My son Jorge Luis Avila has been playing football since he was 8 years old.
He began playing at Parque Omar with AFAIN where he was selected to represent Panama on each of its All Star teams during the time of his participation which competed against US teams. He travelled to Tampa, Denver and Atlanta where he made significant contributions. More importantly, unknowingly at the time, he was also preparing himself for what was ahead.
After three years with AFAIN, my son joined the Fighting Owls in the newly formed “Mini” category of Kiwanis KFL league for boys 10-12 years old. Having to manage his time between school and football was a real challenge for a boy of his age. But, the discipline that he learned is something that will always stay with him and make a positive difference in his life.
Now, at 15, looking back at his hard work, achievements and lessons learned, I can only say that I am very proud of my son not only because of his talent on the football field, but also because of the outstanding human being that he has become.
Jorge Luis is now in 10th grade, playing his last year on the Fighting Owls sub-15 team (Juvenil). He is 6 feet tall and weighs 150 pounds, and is more excited than ever. He had an outstanding season last year helping the team win its 11th championship and beating the odds.
He plans on playing Varsity in the KFL league and dreams of playing college football. He is aware of the sacrifices he will have to make to achieve this long time passion.
I can only thank God for my amazing boy. He loves his family, friends, life and God and I pray he remains focused on the important things in life.
“Big players make big plays in big games” is a widely spoken mantra among football coaches everywhere. But when these accounts are also complimented by photojournalism, the result can often transform a routine event into a most telling and memorable moment.
This is the case for Lucas Ardito Barletta of the AIP Fighting Owls who made a catch late in the second quarter of last year’s championship matchup against the Brader Raiders which was captured by photographer Joniel Omaña of Teen Sports and printed on the front page of that magazine the following day.
“It definitely feels great to be publicly recognized”, commented Ardito Barletta during an interview with American Football Films. “I think there couldn't have been a better moment for that play to happen because at the moment we were losing and not feeling great about ourselves. That play gave us kind of a spark, and great positioning to score and put ourselves ahead for the first time in the game.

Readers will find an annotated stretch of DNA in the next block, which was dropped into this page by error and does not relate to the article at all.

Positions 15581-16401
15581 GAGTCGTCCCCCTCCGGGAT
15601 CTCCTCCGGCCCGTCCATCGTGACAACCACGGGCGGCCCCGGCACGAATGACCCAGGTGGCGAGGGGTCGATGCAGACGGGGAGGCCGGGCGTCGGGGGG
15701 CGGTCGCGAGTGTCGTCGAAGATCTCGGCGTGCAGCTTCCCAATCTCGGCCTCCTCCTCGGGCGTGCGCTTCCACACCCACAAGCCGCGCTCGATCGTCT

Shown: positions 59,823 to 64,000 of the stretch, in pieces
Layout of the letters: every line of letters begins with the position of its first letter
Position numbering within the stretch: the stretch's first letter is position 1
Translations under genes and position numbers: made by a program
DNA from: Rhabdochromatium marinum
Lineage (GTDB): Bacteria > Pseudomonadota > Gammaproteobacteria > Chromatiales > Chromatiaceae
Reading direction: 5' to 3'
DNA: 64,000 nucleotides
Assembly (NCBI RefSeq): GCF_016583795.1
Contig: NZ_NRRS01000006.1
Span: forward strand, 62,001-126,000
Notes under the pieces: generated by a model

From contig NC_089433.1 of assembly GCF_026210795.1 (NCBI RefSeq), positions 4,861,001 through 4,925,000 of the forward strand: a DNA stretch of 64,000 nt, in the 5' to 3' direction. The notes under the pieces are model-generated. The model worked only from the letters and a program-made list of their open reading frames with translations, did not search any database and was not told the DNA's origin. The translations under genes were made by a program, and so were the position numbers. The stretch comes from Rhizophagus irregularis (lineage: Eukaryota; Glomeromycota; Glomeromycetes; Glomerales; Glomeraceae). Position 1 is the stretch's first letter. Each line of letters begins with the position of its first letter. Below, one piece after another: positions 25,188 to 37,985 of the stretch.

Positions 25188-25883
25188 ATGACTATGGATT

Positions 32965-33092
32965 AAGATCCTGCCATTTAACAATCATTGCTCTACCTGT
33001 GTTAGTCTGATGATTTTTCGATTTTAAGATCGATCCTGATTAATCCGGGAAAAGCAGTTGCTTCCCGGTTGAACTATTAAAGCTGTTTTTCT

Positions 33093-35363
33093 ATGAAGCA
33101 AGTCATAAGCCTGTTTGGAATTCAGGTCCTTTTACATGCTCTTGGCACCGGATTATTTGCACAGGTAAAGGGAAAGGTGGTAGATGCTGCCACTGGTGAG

The catch occurred at 4:27 remaining in the second period which advanced the ball deep into Raider territory to about the 10 yard line. The Owls were behind by two points with the score 8 to 6. After the catch, Ramon Maduro scored on a short run a few plays later giving the Owls its first lead of the game. The Fighting Owls went on to win that game 22 to 16 to secure its eleventh straight championship.
“This catch will stand out more than most others in my memory, mostly because of the moment in which it happened and because of how big and important winning that game was for us”, said Ardio Barletta. “Being a part of the Fighting Owls is one of the best things there is, and winning the championship is something you will remember for the rest of your life”.
Just a few days after the championship, seemingly with little or no time to even wash uniforms between seasons, Ardito Barletta and teammate Ramon Maduro were on the field again with the Fighting Owls for the opening ceremony of the 2012 varsity season in which they both participated.
“My goal is always to set a positive example for my teammates”, Ardito Barletta said. “ To continue to build a new dynasty in the varsity league, and play an important role in leading the team to the championship.”
Ardito Barletta was 15 years old during the 2012 sub-15 Kiwanis Football League (KFL) season in which he averaged 5.9 yards per carry, made 28 tackles, had 4 interceptions, and made 6 kickoff returns for 213 yards for an average of 36 yards per return. He finished the season with a total of 3 TDs. He will play his second Varsity season this August.